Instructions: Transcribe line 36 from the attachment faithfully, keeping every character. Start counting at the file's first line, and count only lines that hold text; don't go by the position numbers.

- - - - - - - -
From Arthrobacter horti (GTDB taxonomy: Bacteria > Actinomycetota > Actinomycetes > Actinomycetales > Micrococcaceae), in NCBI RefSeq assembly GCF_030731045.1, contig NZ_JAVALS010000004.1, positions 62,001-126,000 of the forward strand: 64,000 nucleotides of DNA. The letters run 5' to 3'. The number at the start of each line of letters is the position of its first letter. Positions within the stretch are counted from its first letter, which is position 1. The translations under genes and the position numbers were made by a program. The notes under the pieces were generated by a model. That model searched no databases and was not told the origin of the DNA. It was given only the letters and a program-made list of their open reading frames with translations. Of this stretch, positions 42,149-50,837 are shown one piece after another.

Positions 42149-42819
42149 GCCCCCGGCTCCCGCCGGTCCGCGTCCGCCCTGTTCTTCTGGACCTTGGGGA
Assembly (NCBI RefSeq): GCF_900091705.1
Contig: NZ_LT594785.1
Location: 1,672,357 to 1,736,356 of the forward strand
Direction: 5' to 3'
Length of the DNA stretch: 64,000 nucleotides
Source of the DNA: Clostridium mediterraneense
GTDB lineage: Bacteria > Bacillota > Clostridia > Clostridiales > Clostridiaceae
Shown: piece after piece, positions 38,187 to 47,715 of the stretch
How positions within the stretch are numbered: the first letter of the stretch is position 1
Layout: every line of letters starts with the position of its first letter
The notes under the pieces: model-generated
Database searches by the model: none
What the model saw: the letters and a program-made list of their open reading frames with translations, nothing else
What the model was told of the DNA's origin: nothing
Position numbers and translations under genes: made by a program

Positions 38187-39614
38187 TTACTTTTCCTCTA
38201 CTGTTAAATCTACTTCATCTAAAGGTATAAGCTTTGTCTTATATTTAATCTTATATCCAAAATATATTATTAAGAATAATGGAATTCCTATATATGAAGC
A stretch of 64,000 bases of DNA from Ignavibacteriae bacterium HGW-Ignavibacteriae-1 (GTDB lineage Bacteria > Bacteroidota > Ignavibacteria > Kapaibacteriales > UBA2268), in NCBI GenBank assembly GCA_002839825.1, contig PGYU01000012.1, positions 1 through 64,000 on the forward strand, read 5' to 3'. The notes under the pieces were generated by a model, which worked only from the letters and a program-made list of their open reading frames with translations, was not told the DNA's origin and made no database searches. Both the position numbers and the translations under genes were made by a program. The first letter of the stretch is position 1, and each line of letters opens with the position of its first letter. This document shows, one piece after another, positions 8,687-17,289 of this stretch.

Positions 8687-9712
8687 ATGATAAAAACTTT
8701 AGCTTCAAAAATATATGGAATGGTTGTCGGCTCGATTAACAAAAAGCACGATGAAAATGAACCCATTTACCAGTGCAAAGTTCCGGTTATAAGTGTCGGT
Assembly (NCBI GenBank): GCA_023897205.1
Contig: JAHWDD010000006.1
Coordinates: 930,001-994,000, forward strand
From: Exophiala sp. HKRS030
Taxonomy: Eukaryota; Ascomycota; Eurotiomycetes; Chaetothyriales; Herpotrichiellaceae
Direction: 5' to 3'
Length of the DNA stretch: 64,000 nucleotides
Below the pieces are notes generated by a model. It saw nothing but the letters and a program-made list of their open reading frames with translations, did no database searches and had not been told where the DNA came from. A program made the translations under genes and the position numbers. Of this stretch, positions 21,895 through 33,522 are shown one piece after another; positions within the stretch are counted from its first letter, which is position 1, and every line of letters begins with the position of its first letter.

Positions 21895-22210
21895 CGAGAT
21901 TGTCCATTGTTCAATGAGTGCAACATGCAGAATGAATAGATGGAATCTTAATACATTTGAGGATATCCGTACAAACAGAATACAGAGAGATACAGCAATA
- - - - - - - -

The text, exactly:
21901 TGTCCATTGTTCAATGAGTGCAACATGCAGAATGAATAGATGGAATCTTAATACATTTGAGGATATCCGTACAAACAGAATACAGAGAGATACAGCAATA